The richest countries in the world are generally the happiest:
The Gallup researchers found evidence of what many have long suspected: money does buy happiness--at least a certain kind of it. In a related report, they studied the reasons why countries with high gross domestic products won out for well-being, and found an association between life satisfaction and income.
But egalitarianism and social cohesion also make people happier:
"The Scandinavian countries do really well," says Jim Harter, a chief scientist at Gallup, which developed the poll. "One theory why is that they have their basic needs taken care of to a higher degree than other countries. When we look at all the data, those basic needs explain the relationship between income and well-being." ...
But there's more to happiness than riches. The Gallup study showed that while income undoubtedly influenced happiness, it did so for a particular kind of well-being--the kind one feels when reflecting on his or her own successes and prospects for the future. Day-to-day happiness is more likely to be associated with how well one's psychological and social needs are being met, and that's harder to achieve with a paycheck.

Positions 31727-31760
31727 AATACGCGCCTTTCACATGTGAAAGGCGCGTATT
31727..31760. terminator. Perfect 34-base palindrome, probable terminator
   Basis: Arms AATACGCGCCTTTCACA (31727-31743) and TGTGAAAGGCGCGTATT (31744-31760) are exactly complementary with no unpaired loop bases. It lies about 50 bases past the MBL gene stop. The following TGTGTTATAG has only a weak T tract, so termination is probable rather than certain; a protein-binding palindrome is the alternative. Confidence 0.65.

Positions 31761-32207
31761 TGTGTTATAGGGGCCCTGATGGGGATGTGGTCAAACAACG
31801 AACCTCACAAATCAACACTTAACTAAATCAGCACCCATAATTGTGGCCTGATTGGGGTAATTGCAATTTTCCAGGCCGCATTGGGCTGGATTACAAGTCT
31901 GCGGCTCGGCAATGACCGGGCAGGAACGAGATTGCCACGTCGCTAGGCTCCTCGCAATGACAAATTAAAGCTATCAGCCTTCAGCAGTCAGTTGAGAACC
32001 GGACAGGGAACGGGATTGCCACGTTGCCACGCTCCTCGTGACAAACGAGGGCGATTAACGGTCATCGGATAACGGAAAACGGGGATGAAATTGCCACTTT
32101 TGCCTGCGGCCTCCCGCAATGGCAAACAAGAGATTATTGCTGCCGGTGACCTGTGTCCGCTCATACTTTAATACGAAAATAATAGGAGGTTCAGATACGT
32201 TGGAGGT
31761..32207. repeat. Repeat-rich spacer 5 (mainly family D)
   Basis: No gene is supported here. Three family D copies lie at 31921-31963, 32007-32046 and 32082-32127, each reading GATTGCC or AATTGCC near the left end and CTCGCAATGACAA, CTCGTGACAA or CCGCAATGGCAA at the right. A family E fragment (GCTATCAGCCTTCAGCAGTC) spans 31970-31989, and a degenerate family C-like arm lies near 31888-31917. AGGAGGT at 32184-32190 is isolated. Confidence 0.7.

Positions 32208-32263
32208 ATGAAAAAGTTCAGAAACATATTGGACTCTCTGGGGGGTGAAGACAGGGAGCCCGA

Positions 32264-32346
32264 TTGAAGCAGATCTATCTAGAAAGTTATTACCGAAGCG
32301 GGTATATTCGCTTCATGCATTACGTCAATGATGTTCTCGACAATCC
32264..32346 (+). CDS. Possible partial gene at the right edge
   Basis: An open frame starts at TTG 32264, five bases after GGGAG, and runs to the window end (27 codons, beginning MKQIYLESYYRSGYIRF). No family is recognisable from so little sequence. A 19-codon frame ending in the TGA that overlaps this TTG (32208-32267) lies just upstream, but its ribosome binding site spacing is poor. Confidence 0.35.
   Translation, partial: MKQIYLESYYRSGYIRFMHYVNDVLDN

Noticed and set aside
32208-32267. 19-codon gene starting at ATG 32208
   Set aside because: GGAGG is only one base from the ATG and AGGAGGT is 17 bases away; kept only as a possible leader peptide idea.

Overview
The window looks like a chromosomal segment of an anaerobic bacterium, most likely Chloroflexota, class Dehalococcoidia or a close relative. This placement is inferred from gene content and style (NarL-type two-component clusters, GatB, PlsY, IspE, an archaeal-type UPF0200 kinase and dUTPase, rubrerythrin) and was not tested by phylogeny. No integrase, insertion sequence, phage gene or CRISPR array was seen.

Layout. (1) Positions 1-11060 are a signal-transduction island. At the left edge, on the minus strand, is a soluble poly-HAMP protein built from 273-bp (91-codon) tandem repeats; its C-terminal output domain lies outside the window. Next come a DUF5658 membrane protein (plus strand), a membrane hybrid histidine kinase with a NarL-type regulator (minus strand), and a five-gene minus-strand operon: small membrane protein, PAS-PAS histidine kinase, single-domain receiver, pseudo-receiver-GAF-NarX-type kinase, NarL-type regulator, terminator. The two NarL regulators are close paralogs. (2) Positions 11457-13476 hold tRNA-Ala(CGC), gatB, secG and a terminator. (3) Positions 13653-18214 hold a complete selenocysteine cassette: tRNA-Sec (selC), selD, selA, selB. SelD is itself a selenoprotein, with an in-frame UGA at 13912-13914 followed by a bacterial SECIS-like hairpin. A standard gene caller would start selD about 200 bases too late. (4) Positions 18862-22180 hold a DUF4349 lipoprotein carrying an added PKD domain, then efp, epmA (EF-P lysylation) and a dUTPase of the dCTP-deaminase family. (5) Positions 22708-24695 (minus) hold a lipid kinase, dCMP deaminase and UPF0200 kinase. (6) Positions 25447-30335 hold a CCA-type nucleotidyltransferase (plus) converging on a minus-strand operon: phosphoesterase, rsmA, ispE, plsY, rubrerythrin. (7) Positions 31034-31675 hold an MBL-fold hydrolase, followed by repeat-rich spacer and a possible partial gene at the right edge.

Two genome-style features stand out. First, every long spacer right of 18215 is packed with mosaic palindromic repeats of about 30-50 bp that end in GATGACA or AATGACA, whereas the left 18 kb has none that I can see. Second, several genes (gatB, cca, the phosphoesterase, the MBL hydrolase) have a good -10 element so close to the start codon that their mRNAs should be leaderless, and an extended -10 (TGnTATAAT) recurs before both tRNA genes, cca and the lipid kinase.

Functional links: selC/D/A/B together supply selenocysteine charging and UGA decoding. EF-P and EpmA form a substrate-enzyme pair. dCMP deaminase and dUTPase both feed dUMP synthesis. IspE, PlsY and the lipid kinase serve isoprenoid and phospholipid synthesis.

Take Costa Rica. The sixth-happiest country in the world, and the happiest country in the Americas, it beat out richer countries like the United States. That's because social networks in Costa Rica are tight, allowing individuals to feel happy with their lot, regardless of financial success.
I don't have much to add to this, except to note that these sorts of polls should always be taken with a grain of salt. But this is not the first happiness survey to show these two effects. The trick is figuring out how income growth is related to social cohesion and the welfare state.